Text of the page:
Allogeneic T cell responses drive reactivity to foreign tissues in the setting of solid organ or hematopoietic stem cell transplantation (allo-HSCT). After allo-HSCT, donor alloreactive T cells induce both beneficial graft-versus-tumor activity and harmful graft-versus-host-disease, a life- threatening complication that limits the effectiveness of allo-HSCT. Graft-versus-host-disease is a serious medical problem for which existing therapeutic interventions are often ineffective. In addition, existing strategies to control graft-versus-host disease impair anti-tumor responses, leading to an increased risk of cancer relapse. Discovering novel immunomodulatory approaches to control the harmful effects of allogeneic T cell responses without eliminating their beneficial anti-cancer activity is essential to improve the long-term success and widespread applicability of allo-HSCT. We have identified a new critical role for Notch signaling in alloreactive T cells mediating graft-versus-host disease after allo-HSCT. Inhibition of canonical Notch signaling in donor T cells markedly reduced the severity and mortality of graft-versus-host disease in several mouse models of allo-HSCT. Notch-deprived T cells proliferated normally and showed increased expansion in lympho-hematopoietic organs, demonstrating the absence of global immunosuppression. Notably, Notch-deprived alloreactive T cells acquired efficient cytotoxicity in vivo and retained potent anti-leukemia activity, leading to markedly improved overall survival of the recipients. However, their ability to produce multiple inflammatory cytokines was reduced. Notch inhibition also decreased the accumulation of alloreactive T cells in the intestine, a key GVHD target organ. Thus, Notch signaling represents a promising therapeutic target to control graft-versus-host disease while preserving significant anti- cancer activity in donor T cells after allo-HSCT. We hypothesize that Notch is a new essential regulator of T cell function in allogeneic T cell responses. To explore this hypothesis in detail, we will determine the specific Notch ligands and receptors that mediate Notch activation in T cells after allogeneic HSCT;investigate the cellular and molecular mechanisms underlying the decreased induction of GVHD by Notch-deficient alloreactive T cells;and identify the cytotoxic pathways that mediate the persistent anti-cancer activity of CD4+ and CD8+ T cells upon Notch inhibition. These studies will bring novel insights into the molecular regulation of alloimmunity and might lead to the development of new approaches to limit damaging consequences of T cell reactivity after allogeneic transplantation. .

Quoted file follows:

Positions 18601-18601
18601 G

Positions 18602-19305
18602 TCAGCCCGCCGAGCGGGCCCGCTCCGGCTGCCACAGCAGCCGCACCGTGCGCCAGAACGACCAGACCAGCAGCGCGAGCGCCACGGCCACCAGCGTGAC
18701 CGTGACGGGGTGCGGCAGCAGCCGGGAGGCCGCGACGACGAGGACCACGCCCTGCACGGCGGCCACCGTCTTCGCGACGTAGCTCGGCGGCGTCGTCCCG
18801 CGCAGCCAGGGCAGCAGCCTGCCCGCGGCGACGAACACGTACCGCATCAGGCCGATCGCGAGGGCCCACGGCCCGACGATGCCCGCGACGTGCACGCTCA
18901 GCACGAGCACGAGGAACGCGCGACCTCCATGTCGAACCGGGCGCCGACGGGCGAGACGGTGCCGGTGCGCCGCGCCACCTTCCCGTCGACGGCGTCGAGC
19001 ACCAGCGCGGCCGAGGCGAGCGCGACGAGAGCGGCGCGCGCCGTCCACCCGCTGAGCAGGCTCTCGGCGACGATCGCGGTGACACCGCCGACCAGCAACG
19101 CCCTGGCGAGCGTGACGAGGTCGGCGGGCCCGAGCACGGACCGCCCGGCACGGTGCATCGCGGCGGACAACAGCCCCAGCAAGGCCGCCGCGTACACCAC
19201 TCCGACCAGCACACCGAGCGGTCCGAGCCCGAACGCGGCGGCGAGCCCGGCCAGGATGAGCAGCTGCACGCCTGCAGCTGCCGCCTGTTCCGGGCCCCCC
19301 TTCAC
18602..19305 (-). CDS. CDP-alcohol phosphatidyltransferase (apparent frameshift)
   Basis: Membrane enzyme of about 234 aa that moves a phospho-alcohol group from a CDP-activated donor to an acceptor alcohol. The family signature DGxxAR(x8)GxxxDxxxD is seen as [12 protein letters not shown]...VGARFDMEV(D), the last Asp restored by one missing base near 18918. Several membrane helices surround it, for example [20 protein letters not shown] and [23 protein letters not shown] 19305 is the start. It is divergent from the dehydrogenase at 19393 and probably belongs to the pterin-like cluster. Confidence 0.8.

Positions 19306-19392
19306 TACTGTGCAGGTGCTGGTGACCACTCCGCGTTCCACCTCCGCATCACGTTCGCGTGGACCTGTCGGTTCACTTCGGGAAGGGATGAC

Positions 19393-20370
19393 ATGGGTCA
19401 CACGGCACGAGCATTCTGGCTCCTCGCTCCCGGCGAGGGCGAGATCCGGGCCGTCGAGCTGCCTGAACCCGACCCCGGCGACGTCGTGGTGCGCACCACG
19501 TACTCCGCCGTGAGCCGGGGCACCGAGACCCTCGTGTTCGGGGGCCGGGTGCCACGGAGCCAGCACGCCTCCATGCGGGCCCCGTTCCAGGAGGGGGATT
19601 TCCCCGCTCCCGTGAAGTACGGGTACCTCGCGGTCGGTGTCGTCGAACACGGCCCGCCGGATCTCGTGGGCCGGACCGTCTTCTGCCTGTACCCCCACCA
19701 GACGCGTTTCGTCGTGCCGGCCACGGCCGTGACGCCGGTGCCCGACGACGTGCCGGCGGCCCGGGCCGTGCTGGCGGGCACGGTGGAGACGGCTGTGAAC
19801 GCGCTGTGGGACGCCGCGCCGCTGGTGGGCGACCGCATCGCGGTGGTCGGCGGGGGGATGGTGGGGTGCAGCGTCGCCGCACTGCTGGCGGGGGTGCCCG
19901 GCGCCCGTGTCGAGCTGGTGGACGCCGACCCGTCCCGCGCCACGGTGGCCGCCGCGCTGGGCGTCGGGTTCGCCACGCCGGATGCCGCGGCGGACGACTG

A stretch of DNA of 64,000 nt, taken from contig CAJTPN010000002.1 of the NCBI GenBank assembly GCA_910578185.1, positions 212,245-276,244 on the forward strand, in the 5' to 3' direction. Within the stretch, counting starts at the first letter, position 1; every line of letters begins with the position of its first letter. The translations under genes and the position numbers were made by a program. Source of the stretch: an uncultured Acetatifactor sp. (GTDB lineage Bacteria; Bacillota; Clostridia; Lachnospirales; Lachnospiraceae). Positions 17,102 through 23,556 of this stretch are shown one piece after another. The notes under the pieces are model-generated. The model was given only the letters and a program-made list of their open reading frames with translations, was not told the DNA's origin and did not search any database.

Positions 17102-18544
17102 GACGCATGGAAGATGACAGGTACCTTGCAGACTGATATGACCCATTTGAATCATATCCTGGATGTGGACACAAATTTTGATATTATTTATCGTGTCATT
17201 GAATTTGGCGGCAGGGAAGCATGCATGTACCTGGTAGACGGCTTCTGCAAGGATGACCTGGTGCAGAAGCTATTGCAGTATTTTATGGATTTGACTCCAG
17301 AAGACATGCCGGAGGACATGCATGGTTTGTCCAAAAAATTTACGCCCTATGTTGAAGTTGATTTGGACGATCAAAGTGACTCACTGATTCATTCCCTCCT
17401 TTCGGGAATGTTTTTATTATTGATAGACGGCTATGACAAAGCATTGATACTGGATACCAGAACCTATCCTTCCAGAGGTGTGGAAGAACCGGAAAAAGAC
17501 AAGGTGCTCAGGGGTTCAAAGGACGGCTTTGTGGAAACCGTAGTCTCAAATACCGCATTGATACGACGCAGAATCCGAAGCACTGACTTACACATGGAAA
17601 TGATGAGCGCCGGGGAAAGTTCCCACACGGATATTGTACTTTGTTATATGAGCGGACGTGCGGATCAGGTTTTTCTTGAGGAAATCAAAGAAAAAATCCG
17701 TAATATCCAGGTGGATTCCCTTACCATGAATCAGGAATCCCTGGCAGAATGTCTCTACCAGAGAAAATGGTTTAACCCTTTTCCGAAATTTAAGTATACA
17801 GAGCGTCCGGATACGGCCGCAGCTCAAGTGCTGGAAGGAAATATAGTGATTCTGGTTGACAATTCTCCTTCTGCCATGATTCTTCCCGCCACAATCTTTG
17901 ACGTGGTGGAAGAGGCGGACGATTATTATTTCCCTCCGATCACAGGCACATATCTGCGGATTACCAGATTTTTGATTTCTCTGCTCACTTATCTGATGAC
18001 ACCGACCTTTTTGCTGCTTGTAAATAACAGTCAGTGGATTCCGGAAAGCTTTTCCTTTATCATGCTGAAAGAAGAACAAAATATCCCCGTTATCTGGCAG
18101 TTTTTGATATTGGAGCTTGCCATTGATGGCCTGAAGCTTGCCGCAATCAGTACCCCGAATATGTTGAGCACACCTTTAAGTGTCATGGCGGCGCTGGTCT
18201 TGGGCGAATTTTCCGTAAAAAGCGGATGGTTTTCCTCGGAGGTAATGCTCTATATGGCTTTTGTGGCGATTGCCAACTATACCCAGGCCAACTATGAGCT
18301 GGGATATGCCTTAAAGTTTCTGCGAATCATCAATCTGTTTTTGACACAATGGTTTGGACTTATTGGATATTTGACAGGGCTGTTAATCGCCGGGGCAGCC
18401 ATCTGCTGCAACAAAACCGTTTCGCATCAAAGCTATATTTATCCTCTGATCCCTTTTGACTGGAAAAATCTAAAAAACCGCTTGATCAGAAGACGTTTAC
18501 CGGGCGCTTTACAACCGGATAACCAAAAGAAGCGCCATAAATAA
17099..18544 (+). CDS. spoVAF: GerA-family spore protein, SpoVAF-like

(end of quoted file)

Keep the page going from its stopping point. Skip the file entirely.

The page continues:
Public Health Relevance

Allogeneic T cell responses against host antigens mediate graft-versus-host disease, the most serious complication of allogeneic hematopoietic stem cell transplantation. The goal of this proposal is to evaluate the role of Notch signaling in the regulation of T cell alloimmunity. Completion of this project will not only reveal novel functions of the Notch signaling pathway in the immune system, but also pave the way for therapeutic manipulation of Notch signaling in T cell-mediated disorders, including graft-versus-host disease, organ rejection and autoimmunity.

Agency
National Institute of Health (NIH)
Institute
National Institute of Allergy and Infectious Diseases (NIAID)
Type
Research Project (R01)
Project #
5R01AI091627-04
Application #
8636986
Study Section
Transplantation, Tolerance, and Tumor Immunology Study Section (TTT)
Program Officer
Nabavi, Nasrin N
Project Start
2011-04-22
Project End
2016-03-31
Budget Start
2014-04-01
Budget End
2015-03-31
Support Year
4
Fiscal Year
2014
Total Cost
Indirect Cost
Name
University of Michigan Ann Arbor
Department
Internal Medicine/Medicine
Type
Schools of Medicine
DUNS #
City
Ann Arbor
State
MI
Country
United States
Zip Code
48109
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